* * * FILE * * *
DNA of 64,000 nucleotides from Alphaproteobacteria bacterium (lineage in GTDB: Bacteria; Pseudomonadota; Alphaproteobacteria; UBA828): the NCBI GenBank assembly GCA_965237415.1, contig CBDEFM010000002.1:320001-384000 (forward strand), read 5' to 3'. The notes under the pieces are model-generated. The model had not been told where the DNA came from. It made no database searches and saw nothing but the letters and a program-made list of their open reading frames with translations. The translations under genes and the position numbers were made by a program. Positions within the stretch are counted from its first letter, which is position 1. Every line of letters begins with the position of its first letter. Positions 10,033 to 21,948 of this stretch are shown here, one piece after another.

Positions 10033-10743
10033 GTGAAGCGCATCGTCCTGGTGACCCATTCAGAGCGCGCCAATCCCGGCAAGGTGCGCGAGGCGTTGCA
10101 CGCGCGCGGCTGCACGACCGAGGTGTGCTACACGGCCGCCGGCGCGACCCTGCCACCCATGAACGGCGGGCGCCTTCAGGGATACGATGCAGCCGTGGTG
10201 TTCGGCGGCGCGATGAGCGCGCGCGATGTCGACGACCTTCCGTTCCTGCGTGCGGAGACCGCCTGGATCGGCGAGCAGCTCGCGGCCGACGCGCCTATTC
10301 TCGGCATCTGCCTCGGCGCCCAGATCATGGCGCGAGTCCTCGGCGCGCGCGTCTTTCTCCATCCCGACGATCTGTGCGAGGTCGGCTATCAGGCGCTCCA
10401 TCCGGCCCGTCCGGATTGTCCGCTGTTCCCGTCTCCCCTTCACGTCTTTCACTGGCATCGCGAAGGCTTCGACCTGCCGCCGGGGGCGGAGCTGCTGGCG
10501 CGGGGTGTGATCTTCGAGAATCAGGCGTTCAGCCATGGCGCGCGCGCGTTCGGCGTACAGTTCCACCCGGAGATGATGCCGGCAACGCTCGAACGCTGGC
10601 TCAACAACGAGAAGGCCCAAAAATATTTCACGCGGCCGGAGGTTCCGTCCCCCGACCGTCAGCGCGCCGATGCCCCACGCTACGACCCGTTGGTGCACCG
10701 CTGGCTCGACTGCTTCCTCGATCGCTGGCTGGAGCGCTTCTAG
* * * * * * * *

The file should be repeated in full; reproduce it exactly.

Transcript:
DNA of 64,000 nucleotides from Alphaproteobacteria bacterium (lineage in GTDB: Bacteria; Pseudomonadota; Alphaproteobacteria; UBA828): the NCBI GenBank assembly GCA_965237415.1, contig CBDEFM010000002.1:320001-384000 (forward strand), read 5' to 3'. The notes under the pieces are model-generated. The model had not been told where the DNA came from. It made no database searches and saw nothing but the letters and a program-made list of their open reading frames with translations. The translations under genes and the position numbers were made by a program. Positions within the stretch are counted from its first letter, which is position 1. Every line of letters begins with the position of its first letter. Positions 10,033 to 21,948 of this stretch are shown here, one piece after another.

Positions 10033-10743
10033 GTGAAGCGCATCGTCCTGGTGACCCATTCAGAGCGCGCCAATCCCGGCAAGGTGCGCGAGGCGTTGCA
10101 CGCGCGCGGCTGCACGACCGAGGTGTGCTACACGGCCGCCGGCGCGACCCTGCCACCCATGAACGGCGGGCGCCTTCAGGGATACGATGCAGCCGTGGTG
10201 TTCGGCGGCGCGATGAGCGCGCGCGATGTCGACGACCTTCCGTTCCTGCGTGCGGAGACCGCCTGGATCGGCGAGCAGCTCGCGGCCGACGCGCCTATTC
10301 TCGGCATCTGCCTCGGCGCCCAGATCATGGCGCGAGTCCTCGGCGCGCGCGTCTTTCTCCATCCCGACGATCTGTGCGAGGTCGGCTATCAGGCGCTCCA
10401 TCCGGCCCGTCCGGATTGTCCGCTGTTCCCGTCTCCCCTTCACGTCTTTCACTGGCATCGCGAAGGCTTCGACCTGCCGCCGGGGGCGGAGCTGCTGGCG
10501 CGGGGTGTGATCTTCGAGAATCAGGCGTTCAGCCATGGCGCGCGCGCGTTCGGCGTACAGTTCCACCCGGAGATGATGCCGGCAACGCTCGAACGCTGGC
10601 TCAACAACGAGAAGGCCCAAAAATATTTCACGCGGCCGGAGGTTCCGTCCCCCGACCGTCAGCGCGCCGATGCCCCACGCTACGACCCGTTGGTGCACCG
10701 CTGGCTCGACTGCTTCCTCGATCGCTGGCTGGAGCGCTTCTAG